Please Don't Make Me Sell: Back Scratching, The Art of Reciprocity
In this column, we continue the Please Don’t Make Me Sell series. The goal of this series is to provide your front line people, who do the service reviews, with tools and tactics to use when presenting to your guests. Selling doesn’t have to be hard and stressful. When done right, it can increase sales and build customer satisfaction.
This month, we’ll look at reciprocity.
“Reciprocity in social psychology refers to responding to a positive action with another positive action, rewarding kind actions,” according to Wikipedia. “As a social construct, reciprocity means that in response to friendly actions, people are frequently much nicer and much more cooperative than predicted by the self-interest model; conversely, in response to hostile actions they are frequently much more nasty and even brutal.”
In simple terms, you scratch my back, and I’ll scratch yours. It is hard-wired into human nature. We don’t even notice it most of the time, but take a moment to look for it right now. Start with charity, and it seems obvious. Match the gift with the charity. For example, a small imitation poppy, small tootsie roll or a small roll of mints. Did you get American Legion, Knights of Columbus and Lions Club? Do you receive mail with coins taped in a windowed envelope or return address labels? These are all based on the concept of reciprocity.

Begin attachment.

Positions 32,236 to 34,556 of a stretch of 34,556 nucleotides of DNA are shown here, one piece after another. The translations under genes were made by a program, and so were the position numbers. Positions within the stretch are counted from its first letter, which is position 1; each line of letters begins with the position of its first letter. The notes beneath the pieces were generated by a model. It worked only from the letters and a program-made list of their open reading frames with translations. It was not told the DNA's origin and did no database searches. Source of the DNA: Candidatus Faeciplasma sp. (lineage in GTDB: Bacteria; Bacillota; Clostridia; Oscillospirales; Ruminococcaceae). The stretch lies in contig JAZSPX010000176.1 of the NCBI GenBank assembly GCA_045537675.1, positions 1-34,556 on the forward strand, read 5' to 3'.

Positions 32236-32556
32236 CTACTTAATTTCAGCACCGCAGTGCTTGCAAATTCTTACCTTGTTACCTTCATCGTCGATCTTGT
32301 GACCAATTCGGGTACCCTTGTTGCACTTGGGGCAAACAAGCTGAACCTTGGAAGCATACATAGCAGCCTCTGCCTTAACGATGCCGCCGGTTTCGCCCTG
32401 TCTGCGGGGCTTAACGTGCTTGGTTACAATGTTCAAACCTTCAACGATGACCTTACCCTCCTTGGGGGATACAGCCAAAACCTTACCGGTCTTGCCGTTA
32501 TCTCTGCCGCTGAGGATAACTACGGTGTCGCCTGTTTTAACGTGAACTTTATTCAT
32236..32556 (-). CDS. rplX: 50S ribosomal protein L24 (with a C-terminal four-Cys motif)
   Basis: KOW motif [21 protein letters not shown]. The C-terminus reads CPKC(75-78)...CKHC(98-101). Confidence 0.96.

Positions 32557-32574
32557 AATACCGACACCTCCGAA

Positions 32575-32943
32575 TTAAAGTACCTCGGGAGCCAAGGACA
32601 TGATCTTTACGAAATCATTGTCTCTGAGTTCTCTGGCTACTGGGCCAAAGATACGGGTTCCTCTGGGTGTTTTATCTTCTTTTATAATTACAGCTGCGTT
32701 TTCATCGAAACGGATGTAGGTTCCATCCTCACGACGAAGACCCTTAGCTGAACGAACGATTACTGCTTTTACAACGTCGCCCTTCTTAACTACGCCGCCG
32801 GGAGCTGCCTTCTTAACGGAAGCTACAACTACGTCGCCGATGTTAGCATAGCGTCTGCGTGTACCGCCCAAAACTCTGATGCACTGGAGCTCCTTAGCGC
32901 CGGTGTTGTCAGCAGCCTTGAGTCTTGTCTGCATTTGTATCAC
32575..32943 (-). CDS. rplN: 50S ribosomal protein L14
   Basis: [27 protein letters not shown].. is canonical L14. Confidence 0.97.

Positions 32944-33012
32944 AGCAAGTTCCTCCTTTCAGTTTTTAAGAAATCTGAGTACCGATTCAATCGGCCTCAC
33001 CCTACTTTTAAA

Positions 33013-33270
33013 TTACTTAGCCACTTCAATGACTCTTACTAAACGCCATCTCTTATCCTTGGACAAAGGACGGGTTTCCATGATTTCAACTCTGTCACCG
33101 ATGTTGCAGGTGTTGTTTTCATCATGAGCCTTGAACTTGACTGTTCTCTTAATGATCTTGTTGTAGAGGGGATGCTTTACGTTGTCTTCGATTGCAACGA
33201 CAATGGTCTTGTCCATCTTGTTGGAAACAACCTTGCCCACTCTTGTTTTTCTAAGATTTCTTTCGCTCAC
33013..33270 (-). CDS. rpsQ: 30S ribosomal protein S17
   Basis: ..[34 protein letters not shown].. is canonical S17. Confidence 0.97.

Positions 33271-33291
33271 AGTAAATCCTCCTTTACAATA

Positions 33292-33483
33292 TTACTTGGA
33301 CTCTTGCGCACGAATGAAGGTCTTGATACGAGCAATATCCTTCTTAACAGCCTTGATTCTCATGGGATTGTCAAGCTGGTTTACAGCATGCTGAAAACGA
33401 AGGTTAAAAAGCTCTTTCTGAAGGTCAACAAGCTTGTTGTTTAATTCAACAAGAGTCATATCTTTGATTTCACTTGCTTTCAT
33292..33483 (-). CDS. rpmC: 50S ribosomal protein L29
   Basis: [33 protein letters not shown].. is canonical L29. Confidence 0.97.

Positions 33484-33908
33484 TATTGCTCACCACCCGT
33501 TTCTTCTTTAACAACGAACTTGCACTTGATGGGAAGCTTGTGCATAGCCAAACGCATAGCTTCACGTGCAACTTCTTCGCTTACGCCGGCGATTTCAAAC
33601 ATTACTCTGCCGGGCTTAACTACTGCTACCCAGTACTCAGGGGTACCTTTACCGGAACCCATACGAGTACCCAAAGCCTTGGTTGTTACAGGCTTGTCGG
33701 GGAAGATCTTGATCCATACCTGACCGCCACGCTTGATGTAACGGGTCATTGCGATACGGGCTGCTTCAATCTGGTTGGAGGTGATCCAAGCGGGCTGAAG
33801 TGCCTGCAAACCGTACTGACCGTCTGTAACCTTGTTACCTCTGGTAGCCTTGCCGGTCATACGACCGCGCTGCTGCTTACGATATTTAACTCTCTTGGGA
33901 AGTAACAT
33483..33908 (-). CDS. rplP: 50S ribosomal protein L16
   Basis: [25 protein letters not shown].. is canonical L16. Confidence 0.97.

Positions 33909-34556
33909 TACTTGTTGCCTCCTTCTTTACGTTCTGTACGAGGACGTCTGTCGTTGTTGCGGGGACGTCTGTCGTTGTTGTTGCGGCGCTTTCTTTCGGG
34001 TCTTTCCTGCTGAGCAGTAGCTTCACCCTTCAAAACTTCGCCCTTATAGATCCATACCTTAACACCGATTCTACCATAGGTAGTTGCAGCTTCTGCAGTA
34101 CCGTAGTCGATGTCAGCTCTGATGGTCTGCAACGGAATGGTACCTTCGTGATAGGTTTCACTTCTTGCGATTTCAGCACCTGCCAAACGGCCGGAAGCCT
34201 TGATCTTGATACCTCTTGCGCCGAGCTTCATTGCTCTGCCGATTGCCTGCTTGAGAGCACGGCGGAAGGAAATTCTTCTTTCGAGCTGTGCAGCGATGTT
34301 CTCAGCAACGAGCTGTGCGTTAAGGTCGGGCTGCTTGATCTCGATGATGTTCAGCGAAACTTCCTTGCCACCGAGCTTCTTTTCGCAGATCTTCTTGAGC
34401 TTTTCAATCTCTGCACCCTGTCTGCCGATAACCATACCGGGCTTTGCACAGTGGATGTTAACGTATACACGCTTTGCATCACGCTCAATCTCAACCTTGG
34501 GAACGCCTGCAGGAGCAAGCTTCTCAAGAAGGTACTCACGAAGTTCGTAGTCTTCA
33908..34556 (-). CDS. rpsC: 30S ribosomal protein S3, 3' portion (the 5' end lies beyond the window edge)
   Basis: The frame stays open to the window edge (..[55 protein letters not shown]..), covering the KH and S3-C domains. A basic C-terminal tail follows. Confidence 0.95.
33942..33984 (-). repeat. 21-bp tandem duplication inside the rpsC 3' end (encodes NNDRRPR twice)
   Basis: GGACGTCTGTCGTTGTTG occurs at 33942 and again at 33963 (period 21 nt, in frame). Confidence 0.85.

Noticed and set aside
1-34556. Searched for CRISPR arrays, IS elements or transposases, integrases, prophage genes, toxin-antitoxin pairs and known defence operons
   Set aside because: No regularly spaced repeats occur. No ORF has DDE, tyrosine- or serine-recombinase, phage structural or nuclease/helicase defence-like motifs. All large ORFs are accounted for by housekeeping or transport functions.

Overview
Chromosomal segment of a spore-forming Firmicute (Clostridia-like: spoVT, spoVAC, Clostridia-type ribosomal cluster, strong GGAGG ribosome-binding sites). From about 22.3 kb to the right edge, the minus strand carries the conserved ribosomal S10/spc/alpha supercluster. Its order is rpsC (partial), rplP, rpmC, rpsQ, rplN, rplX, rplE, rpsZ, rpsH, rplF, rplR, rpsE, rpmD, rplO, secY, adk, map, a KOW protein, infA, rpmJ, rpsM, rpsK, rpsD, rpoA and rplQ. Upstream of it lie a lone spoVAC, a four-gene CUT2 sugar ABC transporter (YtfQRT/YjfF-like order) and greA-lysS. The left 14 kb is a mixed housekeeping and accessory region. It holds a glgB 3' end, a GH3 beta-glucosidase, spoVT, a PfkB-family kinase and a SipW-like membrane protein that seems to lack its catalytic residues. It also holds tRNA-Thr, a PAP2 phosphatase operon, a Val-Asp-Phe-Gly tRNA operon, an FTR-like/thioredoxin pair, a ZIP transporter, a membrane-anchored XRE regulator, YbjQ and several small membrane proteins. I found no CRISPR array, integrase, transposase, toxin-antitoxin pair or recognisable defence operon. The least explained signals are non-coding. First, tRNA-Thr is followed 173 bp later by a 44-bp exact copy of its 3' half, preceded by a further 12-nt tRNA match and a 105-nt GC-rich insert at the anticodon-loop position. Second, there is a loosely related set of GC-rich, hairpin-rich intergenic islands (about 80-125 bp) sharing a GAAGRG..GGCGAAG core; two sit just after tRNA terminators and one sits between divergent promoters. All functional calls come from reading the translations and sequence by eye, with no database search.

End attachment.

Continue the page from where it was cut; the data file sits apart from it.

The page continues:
You might have noticed I used the word small three times. The taped coin can be a penny — size doesn’t seem to matter. Just the gesture is key. Timing is important as technically the gift should come first to trigger a positive action from the recipient. Otherwise, you seem to be buying what should feel like a gift.
Triggering the reciprocity response doesn’t even have to involve a gift. Gestures and words can do it, too. Door opening, smiles and sincere questions and offers of help can do it, also. Sincerity is critical to this tool. Sincerity gives this whole concept its power. It’s all about them, not you.
Now, you are in a great business to make it work for you. From the warm, professional greeting, to the offering of gifts, to the way you conduct the service review provides you with a rich environment of opportunity. Timing is critical here, too. Most sales take place at the review. Front loading your gifts will get the biggest results. Afterward, the reciprocity is all for the return visit. The front loaded (before review) gifts include beverages, bathrooms, trash bags, pet snacks and kid’s stuff.
During the review, make sure you’re highlighting things you might have done for free during the inspection. Providing good information is looked upon as a gift. Empathy counts, too. “How were your wipers working when it rained last?” is effective as a sales tool because it shows you care — empathy. Explaining your top-off policy here versus goodbye can trigger reciprocity, too.
Reciprocity. Hey, I have an idea, I’d like to give you something free. Contact me, and I’ll send it right out.
DAVID PRANGE is currently assistant to the chairman at Next Generation Mfg. He can be reached at 630.699.6813 or: firstname.lastname@example.org